Sharon Penman: When Christ and his Saints Slept

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Sharon Penman When Christ and his Saints Slept
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    When Christ and his Saints Slept
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Sharon Kay Penman

When Christ and his Saints Slept


Chartres Cathedral, France January 1101

Stephen was never to forget his fifth birthday, for that was the day he lost his father. In actual fact, that wasn’t precisely so. But childhood memories are not woven from facts alone, and that was how he would remember it.

He’d come with his parents and two elder brothers to this great church of the Blessed Mary to hear a bishop preach about the Crusade. He didn’t know who the bishop was, but his sermon was a long, dull one, and Stephen had fidgeted and squirmed through most of it, for he was safely out of his mother’s reach. She had no patience with childhood mischief, no patience with mischief of any kind. “Remember who you are” was her favorite maternal rebuke, and her older children had soon learned to disregard that warning at their peril.

But it puzzled Stephen; why would he forget? He knew very well who he was: Stephen of Blois, son and namesake of the Count of Blois and the Lady Adela, daughter of William the Bastard, King of England and Duke of Normandy. Stephen had never met his celebrated grandfather, but he knew he’d been a great man. His mother often said so.

Stephen knew about the Crusade, too, for people talked about it all the time. His father had taken the cross, gone off to free the Holy Land from the infidel. Stephen was still in his cradle then, and two when his father came back. There was something shameful about his return. Stephen did not understand why, though, for he was convinced his father could do no wrong, not the man who laughed so often and winked at minor misdeeds and had promised him a white pony for this long-awaited fifth birthday. Stephen had already picked out a name-Snowball-so sure he was that his father would not forget, that the pony would be waiting for them back at the castle.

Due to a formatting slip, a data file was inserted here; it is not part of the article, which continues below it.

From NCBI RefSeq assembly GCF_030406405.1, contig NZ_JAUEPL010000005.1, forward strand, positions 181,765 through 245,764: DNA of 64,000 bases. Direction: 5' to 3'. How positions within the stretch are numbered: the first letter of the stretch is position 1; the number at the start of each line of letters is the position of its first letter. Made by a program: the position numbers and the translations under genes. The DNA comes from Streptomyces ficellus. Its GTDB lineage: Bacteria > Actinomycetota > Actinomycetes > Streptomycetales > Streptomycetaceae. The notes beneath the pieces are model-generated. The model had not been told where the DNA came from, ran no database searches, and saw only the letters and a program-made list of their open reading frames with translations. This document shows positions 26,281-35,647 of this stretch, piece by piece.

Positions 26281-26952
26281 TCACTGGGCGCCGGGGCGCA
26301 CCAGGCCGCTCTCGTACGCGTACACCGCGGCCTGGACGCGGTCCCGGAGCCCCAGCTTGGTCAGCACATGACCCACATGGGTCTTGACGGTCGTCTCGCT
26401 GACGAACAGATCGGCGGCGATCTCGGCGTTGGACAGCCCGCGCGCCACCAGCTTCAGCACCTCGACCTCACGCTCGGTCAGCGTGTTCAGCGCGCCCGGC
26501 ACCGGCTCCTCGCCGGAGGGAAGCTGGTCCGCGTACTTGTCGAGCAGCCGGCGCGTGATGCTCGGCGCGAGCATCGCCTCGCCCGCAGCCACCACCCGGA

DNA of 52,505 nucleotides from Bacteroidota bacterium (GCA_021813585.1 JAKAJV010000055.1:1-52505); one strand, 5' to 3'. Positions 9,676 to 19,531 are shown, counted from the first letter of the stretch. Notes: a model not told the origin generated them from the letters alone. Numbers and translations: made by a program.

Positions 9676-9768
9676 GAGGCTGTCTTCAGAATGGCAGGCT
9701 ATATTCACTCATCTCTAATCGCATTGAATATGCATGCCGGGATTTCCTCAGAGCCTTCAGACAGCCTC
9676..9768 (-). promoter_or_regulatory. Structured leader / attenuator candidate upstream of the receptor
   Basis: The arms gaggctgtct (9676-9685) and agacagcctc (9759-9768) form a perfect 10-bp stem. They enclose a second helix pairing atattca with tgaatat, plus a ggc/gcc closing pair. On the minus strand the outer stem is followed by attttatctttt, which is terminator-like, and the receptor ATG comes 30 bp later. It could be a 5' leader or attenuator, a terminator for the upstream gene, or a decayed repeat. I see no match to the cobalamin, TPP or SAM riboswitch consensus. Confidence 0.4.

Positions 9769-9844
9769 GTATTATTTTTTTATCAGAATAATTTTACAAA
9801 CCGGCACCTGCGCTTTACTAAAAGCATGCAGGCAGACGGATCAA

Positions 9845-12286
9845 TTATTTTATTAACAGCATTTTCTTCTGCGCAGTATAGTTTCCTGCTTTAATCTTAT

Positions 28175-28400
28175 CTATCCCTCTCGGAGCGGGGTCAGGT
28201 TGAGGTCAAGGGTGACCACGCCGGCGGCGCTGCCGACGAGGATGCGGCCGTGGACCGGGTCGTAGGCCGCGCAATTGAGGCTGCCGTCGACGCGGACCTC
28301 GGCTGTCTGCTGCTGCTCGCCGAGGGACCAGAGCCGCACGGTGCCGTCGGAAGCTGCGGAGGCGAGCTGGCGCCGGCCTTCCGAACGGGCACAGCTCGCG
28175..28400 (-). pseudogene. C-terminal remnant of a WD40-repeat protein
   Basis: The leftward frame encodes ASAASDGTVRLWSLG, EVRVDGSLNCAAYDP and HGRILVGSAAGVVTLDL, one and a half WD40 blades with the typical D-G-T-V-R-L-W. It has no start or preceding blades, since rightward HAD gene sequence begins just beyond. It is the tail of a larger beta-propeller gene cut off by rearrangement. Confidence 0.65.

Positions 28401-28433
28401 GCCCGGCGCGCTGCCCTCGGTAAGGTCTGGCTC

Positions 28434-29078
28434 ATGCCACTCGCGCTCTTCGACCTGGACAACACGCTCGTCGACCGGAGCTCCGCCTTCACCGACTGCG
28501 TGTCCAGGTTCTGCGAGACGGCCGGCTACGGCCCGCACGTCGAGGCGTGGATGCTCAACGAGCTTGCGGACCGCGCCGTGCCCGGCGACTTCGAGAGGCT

Stephen had hoped they’d be returning there once the Mass was done, but instead they lingered out in the cloisters with the bishop, discussing the new army of crusaders that was making ready to join its Christian brethren in the Holy Land. Ignored by the adults, bored and restless, Stephen soon slipped back into the cathedral.

Within, all was shadowed and still. With the candles quenched and the parishioners gone, the church seemed unfamiliar to Stephen, like a vast, dark cave. Sun-blinded, he tripped over a prayer cushion and sprawled onto the tiled floor. But he was not daunted by a scraped knee, scrambled up, and groped his way down the nave toward the choir.

He was curious to get a better look at the Sancta Camisia, draped over a reliquary upon the High Altar. Up close, though, it was a disappointment, just a faded chemise, frayed and wrinkled. He’d expected something fancier, mayhap cloth of gold or spangled silk, for this shabby garment was among the most revered relics in Christendom, said to have been worn by the Blessed Lady Mary as she gave birth to the Holy Christ Child. Stephen’s eldest brother, Will, had once dared to ask how it could have survived so many centuries and their mother had slapped him across the mouth for such blasphemy. Carefully wiping his hand on his tunic, Stephen was reaching out to touch the Sancta Camisia when the door opened suddenly, spilling sunlight into the nave.

Stephen ducked down behind the High Altar, willing these intruders to go away. Instead, the footsteps came nearer. When he peeped around the altar cloth, he gasped in dismay. It would be bad enough to be caught by a priest, but this was far worse. He feared his mother’s wrath more than the anger of priests and bishops, even more than God’s, for He was in Heaven and Mama was right here in Chartres.

Adela stopped before she reached the High Altar, but she was still so close that Stephen could almost have touched her skirts. The second set of footsteps was heavier and familiar. Some of Stephen’s anxiety began to abate now that his father was here, too. He still hoped to escape detection, though, for discipline was his mother’s province.